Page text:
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This article in SSSAJ

  1. Vol. 73 No. 3, p. 1033-1043
     
    Received: July 10, 2008
    Published: May, 2009


    * Corresponding author(s): kwon.hoyoung@gmail.com
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doi:10.2136/sssaj2008.0233

Characterization of the Organic Nitrogen Fraction Determined by the Illinois Soil Nitrogen Test

  1. Ho-Young Kwon *a,
  2. Robert J. M. Hudsonb and
  3. Richard L. Mulvaneyb
  1. a Soil and Water Science Dep., 2169 McCarty Hall, Univ. of Florida, P.O. Box 110290, Gainesville, FL 32611-0290
    b Univ. of Illinois, 1102 S. Goodwin Ave., Urbana, IL 61801

Abstract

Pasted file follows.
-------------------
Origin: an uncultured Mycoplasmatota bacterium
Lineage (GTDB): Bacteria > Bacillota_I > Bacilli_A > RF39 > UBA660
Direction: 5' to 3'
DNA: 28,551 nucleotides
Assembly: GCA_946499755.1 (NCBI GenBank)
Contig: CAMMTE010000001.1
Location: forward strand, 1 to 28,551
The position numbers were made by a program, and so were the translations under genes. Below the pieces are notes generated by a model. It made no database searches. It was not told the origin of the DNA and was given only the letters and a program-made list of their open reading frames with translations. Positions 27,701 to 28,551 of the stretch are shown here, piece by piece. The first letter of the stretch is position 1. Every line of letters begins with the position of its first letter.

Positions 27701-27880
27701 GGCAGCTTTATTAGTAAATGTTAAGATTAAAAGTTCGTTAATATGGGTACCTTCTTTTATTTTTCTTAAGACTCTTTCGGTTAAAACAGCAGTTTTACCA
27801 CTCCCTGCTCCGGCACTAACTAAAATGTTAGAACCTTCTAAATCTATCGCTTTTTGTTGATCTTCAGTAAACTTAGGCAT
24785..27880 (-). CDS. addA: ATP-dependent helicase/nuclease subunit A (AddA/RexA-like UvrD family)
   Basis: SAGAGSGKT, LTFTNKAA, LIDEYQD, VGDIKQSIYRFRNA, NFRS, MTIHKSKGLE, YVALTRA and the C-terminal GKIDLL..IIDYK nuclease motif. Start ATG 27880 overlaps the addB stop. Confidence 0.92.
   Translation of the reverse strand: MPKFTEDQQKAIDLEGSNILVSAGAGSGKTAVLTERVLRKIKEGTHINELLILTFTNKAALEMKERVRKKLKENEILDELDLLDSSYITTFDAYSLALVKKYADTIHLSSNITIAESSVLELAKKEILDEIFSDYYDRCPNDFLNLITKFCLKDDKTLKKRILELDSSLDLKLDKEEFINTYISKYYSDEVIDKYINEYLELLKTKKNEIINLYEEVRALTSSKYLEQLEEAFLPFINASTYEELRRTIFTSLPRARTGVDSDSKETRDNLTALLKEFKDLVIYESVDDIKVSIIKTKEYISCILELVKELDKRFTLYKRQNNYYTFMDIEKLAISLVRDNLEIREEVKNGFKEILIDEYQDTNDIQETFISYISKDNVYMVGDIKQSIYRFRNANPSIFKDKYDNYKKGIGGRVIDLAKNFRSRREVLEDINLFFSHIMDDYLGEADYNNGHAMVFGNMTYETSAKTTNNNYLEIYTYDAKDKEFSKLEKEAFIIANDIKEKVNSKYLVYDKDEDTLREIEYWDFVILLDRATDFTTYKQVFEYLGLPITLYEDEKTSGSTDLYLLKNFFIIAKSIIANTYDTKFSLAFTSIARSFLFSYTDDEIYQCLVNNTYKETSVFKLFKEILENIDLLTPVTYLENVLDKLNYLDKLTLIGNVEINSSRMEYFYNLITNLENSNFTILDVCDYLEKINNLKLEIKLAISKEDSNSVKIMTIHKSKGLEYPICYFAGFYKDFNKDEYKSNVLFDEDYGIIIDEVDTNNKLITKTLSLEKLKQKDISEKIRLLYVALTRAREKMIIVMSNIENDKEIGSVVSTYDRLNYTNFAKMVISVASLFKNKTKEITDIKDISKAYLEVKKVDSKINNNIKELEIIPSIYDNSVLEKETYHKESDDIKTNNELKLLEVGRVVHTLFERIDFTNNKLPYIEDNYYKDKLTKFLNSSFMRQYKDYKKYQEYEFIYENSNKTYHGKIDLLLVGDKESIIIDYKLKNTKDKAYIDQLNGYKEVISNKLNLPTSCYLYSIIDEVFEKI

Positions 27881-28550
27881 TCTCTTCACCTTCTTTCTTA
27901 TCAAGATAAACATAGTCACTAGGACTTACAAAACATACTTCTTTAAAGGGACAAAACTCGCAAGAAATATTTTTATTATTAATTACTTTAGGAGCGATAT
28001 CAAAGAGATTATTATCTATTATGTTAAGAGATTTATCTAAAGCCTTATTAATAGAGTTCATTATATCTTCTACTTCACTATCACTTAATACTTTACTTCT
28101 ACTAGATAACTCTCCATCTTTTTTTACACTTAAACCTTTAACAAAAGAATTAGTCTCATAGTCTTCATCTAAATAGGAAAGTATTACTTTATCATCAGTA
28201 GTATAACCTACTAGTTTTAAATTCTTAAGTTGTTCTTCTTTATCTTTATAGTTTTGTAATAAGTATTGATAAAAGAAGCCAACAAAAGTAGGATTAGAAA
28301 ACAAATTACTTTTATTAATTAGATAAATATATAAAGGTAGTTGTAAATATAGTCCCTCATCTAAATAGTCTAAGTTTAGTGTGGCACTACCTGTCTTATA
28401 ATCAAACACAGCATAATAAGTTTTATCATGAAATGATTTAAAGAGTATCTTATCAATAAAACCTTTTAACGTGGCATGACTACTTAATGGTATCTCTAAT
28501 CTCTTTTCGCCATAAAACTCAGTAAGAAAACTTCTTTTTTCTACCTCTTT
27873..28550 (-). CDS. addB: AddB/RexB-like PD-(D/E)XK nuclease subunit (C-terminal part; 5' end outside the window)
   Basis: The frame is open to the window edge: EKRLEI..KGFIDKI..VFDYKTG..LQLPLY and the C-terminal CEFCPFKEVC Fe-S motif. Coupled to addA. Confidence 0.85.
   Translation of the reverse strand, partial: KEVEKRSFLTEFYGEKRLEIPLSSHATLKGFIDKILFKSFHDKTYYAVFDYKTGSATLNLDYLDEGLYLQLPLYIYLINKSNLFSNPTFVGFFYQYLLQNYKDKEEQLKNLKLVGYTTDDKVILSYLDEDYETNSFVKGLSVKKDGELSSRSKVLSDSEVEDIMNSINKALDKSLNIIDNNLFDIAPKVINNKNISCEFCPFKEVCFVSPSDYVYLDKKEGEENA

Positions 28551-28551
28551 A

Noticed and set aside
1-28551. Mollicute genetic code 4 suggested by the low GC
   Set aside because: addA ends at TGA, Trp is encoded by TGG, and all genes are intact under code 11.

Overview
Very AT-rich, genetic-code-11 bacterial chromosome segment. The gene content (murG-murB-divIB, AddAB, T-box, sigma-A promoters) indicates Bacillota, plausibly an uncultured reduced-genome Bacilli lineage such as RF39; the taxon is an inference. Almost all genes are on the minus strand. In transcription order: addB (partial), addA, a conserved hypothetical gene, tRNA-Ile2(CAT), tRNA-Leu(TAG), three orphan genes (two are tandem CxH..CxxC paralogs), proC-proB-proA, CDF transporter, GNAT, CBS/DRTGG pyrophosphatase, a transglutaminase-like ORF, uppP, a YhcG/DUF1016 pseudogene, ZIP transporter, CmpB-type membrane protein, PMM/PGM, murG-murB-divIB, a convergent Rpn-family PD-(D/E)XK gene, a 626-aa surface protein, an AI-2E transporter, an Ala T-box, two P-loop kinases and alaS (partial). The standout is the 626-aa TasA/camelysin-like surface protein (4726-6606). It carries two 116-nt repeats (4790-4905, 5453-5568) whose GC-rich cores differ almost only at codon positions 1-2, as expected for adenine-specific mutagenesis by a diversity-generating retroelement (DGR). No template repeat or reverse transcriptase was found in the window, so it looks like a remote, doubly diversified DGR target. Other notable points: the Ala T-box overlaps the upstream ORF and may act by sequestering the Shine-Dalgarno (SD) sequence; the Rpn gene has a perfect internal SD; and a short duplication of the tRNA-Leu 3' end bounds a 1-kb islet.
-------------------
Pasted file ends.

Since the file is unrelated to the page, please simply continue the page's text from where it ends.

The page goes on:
The Illinois soil nitrogen test (ISNT) has shown promise as a predictor of corn (Zea mays L.) response to N fertilization in several field trials, but controversy has arisen regarding whether the test detects a particular class of organic N compounds or a constant fraction of the organic N in agricultural soils (SON). The goal of this study is to elucidate the chemical properties of the ISNT-labile N and its relationship to microbial growth in agricultural soils. In the ISNT, NH3 generated during alkaline hydrolysis of whole soil samples is separated from the hydrolysate by diffusion and quantified by trapping and acidimetric titration. Analyses of pure organic N compounds confirmed that the ISNT detects the N in some components of microbial biomass, such as the monomeric amino sugars (AS) of bacterial cell walls (95% recovery) and amides (AM, 55% of monomers), but not α amino acids (αAA) or chitin (CTN), a refractory AS polymer. Because the ISNT detects different proportions of these N containing compounds than any other conventional acid hydrolyzable SON fraction, ISNT-N can be considered a fifth fraction that together with the others permits one to distinguish AS of bacterial and fungal origin. Using this approach, the average proportions of SON components observed in 10 manured (and 16 non-manured) agricultural soils from Illinois are 18% (10%) CTN, 11% (5%) bacterial amino sugars (BAS), 10% (17%) AM, 29% (25%) αAA, and 15% (20%) unknown. The reason that the sum of CTN and BAS is 50% greater than the conventional AS N fraction (AS-N) of these soils—18% (9.5%) of SON—is the lack of recovery correction conventionally made to AS-N data. To investigate N fractions in living biomass, we conducted studies of 15NH4 + immobilization in two fresh soils. ISNT-N was more rapidly labeled than AS-N, a fact that is indicative of more rapid labeling of bacteria than fungi. Taken together, these findings suggest that the effectiveness of the ISNT for predicting corn N response is due largely to its ability to quantify N in BAS. Because ISNT also detects some AM-N, the BAS-N signal may be obscured in soil N datasets where these components are highly variable.

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